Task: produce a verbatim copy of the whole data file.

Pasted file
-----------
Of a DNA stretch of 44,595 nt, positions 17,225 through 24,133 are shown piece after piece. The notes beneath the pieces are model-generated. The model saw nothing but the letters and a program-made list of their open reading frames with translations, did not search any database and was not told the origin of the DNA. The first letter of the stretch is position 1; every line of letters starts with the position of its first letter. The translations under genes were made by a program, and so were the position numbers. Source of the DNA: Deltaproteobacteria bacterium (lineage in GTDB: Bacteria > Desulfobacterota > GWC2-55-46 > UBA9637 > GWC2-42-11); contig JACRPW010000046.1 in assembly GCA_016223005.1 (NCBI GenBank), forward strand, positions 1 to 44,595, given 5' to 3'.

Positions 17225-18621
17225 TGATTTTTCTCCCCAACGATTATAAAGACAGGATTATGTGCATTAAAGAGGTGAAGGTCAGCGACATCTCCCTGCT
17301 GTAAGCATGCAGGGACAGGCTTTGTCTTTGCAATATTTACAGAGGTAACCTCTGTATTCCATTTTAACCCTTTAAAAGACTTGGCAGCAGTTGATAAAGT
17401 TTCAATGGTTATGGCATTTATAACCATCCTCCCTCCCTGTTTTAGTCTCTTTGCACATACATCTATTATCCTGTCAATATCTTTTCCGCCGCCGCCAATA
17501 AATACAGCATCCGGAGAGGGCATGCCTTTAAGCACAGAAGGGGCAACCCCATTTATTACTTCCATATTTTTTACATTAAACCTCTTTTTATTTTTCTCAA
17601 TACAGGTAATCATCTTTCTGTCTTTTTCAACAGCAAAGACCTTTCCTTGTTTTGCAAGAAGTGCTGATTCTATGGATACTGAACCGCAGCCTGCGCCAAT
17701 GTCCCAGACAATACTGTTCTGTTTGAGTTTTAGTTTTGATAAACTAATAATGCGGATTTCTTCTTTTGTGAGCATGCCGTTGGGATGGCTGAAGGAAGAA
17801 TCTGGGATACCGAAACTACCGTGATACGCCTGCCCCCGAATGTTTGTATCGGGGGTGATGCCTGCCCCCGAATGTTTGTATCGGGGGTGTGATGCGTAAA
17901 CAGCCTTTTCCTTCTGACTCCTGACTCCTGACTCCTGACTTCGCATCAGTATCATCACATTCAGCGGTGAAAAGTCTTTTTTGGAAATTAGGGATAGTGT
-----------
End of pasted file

Of a DNA stretch of 44,595 nt, positions 17,225 through 24,133 are shown piece after piece. The notes beneath the pieces are model-generated. The model saw nothing but the letters and a program-made list of their open reading frames with translations, did not search any database and was not told the origin of the DNA. The first letter of the stretch is position 1; every line of letters starts with the position of its first letter. The translations under genes were made by a program, and so were the position numbers. Source of the DNA: Deltaproteobacteria bacterium (lineage in GTDB: Bacteria > Desulfobacterota > GWC2-55-46 > UBA9637 > GWC2-42-11); contig JACRPW010000046.1 in assembly GCA_016223005.1 (NCBI GenBank), forward strand, positions 1 to 44,595, given 5' to 3'.

Positions 17225-18621
17225 TGATTTTTCTCCCCAACGATTATAAAGACAGGATTATGTGCATTAAAGAGGTGAAGGTCAGCGACATCTCCCTGCT
17301 GTAAGCATGCAGGGACAGGCTTTGTCTTTGCAATATTTACAGAGGTAACCTCTGTATTCCATTTTAACCCTTTAAAAGACTTGGCAGCAGTTGATAAAGT
17401 TTCAATGGTTATGGCATTTATAACCATCCTCCCTCCCTGTTTTAGTCTCTTTGCACATACATCTATTATCCTGTCAATATCTTTTCCGCCGCCGCCAATA
17501 AATACAGCATCCGGAGAGGGCATGCCTTTAAGCACAGAAGGGGCAACCCCATTTATTACTTCCATATTTTTTACATTAAACCTCTTTTTATTTTTCTCAA
17601 TACAGGTAATCATCTTTCTGTCTTTTTCAACAGCAAAGACCTTTCCTTGTTTTGCAAGAAGTGCTGATTCTATGGATACTGAACCGCAGCCTGCGCCAAT
17701 GTCCCAGACAATACTGTTCTGTTTGAGTTTTAGTTTTGATAAACTAATAATGCGGATTTCTTCTTTTGTGAGCATGCCGTTGGGATGGCTGAAGGAAGAA
17801 TCTGGGATACCGAAACTACCGTGATACGCCTGCCCCCGAATGTTTGTATCGGGGGTGATGCCTGCCCCCGAATGTTTGTATCGGGGGTGTGATGCGTAAA
17901 CAGCCTTTTCCTTCTGACTCCTGACTCCTGACTCCTGACTTCGCATCAGTATCATCACATTCAGCGGTGAAAAGTCTTTTTTGGAAATTAGGGATAGTGT